There are many reasons residents love Newmarket. Its location offers the convenience of a relatively quick commute into the city, paired with the luxury of easy access to cottage country. It combines the amenities of big city living with the benefit of small town charm. Its Main Street is tucked away off of Yonge Street, shielding the town’s heritage from the steadfast development many of its neighbouring cities have endured.
Perhaps most notable among the town’s attractions is its rich history, a feature that Wes Playter —past president of the Newmarket Historical Society and past chairman of Heritage Newmarket— holds a deep appreciation for.
The Playter family roots stretch back over 200 years; they first arrived in Newmarket as Quaker Settlers in 1802. Wes Playter was born and raised in town. In addition to his position as co-owner of Roadhouse & Rose Funeral Home, he works with groups and schools in the community, educating and promoting the town’s historical relevance.
“People appreciate the architecture,” says Playter. “You can talk to different people to relive the stories, and engage in the history of what happened here.” Main Street itself holds many fascinating narratives including the tale of Samuel Morse, the inventor of Morse code. Morse was said to have developed the telegraph right on the corner of Main and Botsford, in the dining room of out of what was then the North American Hotel.
Built in 1826 and originally referred to as the Hewitt Hotel, The North American had many names and was operated by numerous landlords. That is until 1902, when it was demolished to make way for the Bank of Toronto – a building that still stands today.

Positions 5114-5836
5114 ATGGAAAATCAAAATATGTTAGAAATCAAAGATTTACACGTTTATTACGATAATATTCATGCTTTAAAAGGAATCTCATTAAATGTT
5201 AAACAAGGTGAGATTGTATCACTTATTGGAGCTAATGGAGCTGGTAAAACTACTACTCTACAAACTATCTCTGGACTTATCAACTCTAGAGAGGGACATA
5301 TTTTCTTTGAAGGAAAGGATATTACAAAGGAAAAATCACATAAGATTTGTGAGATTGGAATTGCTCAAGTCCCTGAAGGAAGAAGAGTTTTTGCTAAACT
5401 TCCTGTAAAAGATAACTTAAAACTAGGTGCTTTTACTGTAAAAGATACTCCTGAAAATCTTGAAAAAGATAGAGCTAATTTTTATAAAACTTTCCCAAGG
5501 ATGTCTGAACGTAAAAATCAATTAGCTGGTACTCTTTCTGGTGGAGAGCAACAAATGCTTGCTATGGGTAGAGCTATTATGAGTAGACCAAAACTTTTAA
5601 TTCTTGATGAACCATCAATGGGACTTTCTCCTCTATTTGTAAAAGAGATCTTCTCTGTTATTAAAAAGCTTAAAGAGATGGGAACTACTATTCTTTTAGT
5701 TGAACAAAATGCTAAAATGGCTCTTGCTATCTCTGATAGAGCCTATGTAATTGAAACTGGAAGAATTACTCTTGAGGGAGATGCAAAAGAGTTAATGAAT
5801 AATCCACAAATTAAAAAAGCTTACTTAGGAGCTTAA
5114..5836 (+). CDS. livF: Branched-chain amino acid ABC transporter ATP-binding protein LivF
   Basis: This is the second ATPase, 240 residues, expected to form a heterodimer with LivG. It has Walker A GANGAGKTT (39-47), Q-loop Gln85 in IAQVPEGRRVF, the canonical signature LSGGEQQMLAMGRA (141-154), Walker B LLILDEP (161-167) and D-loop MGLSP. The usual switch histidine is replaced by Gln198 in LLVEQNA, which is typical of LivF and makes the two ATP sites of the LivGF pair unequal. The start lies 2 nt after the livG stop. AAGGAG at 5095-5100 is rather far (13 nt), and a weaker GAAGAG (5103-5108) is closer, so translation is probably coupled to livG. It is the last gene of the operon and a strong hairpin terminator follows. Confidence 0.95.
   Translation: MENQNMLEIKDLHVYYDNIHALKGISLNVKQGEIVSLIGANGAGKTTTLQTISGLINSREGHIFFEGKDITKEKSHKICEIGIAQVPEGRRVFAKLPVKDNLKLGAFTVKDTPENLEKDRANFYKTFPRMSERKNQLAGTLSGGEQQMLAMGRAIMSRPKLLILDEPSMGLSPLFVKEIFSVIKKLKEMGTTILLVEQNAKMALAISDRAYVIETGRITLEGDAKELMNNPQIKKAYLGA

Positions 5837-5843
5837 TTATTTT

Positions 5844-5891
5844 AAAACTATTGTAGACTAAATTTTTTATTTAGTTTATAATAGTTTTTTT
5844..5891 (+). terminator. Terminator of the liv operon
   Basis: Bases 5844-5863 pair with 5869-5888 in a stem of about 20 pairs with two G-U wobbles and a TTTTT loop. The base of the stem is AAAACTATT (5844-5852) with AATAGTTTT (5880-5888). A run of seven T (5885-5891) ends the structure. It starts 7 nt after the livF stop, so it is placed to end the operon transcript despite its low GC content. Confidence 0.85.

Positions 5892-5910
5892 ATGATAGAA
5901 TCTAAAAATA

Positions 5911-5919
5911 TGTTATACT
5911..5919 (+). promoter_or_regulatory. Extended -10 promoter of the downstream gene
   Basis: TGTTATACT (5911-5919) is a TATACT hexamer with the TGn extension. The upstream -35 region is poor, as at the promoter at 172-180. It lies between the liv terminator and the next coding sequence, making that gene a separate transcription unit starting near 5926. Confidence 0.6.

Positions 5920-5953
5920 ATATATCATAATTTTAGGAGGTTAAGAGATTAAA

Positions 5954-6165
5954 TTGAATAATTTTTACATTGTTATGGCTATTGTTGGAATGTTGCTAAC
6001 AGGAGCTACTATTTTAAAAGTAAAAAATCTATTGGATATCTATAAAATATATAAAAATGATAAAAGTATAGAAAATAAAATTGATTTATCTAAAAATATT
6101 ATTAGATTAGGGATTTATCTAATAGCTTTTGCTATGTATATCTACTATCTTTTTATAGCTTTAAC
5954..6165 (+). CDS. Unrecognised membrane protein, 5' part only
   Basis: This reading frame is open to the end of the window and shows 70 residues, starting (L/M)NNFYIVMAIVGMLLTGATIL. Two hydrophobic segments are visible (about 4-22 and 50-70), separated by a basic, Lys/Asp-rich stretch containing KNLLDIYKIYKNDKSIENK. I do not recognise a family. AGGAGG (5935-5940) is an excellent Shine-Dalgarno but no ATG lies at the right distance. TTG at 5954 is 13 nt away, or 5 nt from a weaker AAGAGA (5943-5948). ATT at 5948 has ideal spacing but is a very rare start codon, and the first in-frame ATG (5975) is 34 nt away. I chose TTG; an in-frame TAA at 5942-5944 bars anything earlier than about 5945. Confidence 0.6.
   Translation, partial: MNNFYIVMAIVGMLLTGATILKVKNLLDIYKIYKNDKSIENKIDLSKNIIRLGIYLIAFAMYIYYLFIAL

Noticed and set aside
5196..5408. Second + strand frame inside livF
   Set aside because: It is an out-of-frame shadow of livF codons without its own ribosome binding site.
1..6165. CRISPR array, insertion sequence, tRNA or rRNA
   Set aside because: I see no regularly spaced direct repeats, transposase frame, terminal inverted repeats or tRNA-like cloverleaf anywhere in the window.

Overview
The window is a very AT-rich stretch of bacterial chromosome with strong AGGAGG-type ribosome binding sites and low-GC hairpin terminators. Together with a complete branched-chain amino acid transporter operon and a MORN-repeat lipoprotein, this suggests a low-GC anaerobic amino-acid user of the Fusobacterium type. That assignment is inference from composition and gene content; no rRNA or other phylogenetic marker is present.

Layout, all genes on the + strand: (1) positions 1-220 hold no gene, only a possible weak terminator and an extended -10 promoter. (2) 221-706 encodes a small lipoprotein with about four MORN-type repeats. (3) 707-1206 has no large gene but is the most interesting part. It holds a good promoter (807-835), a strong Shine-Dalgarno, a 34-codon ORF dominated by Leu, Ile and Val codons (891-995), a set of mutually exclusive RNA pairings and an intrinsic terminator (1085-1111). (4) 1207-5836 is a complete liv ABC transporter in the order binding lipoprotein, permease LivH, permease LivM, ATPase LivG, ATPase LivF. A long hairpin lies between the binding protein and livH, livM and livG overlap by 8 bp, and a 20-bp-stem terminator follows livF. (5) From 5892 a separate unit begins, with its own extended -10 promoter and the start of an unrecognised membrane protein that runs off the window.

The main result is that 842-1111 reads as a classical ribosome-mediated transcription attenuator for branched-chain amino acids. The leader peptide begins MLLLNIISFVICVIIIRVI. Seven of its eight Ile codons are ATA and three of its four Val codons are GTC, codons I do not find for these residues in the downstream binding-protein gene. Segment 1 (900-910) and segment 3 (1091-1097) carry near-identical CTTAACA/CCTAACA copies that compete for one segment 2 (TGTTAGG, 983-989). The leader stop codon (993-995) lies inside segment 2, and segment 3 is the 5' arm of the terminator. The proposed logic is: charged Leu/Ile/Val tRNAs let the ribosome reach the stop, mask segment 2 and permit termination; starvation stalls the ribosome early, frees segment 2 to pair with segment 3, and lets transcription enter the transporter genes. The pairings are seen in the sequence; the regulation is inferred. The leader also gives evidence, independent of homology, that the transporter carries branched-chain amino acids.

Next door to the hotel was the Cawthra House, where men were once spotted at target practice with loaves of bread, in preparation for the March on Toronto. “Main Street Newmarket played an active and significant role in the Upper Canada Rebellion in 1837,” says Playter. On August 3rd, 1837, William Lyon Mackenzie, the first mayor of Toronto and a leader during the Rebellion, delivered his famous speech from the balcony of the North American Hotel.
Of course, in order to truly immerse yourself in the history of this town you must look to its churches. The Newmarket Christian Church is an iconic and focal point of the town, perched at the top of Main Street hill. “It was built in 1874, but the congregation actually dates back to 1822,” says Playter. Alexander Muir, who wrote the song “Maple Leaf Forever”, performed his first public recording of the song—once in consideration for Canada’s national anthem—in front of the Christian Baptist Church in 1874. “He brought his class over from the school, on the corner of Prospect and Timothy Street, which was eventually renamed for him,” Playter explains.
The church still stands tall today, but was recently offered for sale, a move that has gathered public attention. “It’s fate hangs in jeopardy a bit,” says Playter. Fortunately, the building is recognized as a historic site under the Ontario Heritage Act, which will protect it from being torn down or renovated in a non-historical manner.
The historical relevance of Main Street is vibrant as you pass by the structures on either side. Shops that were once hotels and law offices, even a courthouse and jail, stretch alongside the Post Office and the old Town Hall. Most of the buildings that are now occupied for commercial and residential purposes date back to the early to mid 1860s, after a significant fire in 1862 tragically wiped out the east side.
The town of Newmarket continues to evolve while still maintaining much of its legacy. And if you’re interested in celebrating its historic relevance, Canada’s 150th birthday this July presents the perfect opportunity, as all of Main Street is blocked off to make room for live entertainment and a variety of vendors. There’s certainly much to commemorate.
by Charlotte Ottaway
Newmarket Public Library
Elman W. Campbell Museum
Wes Playter, Roadhouse & Rose Funeral Home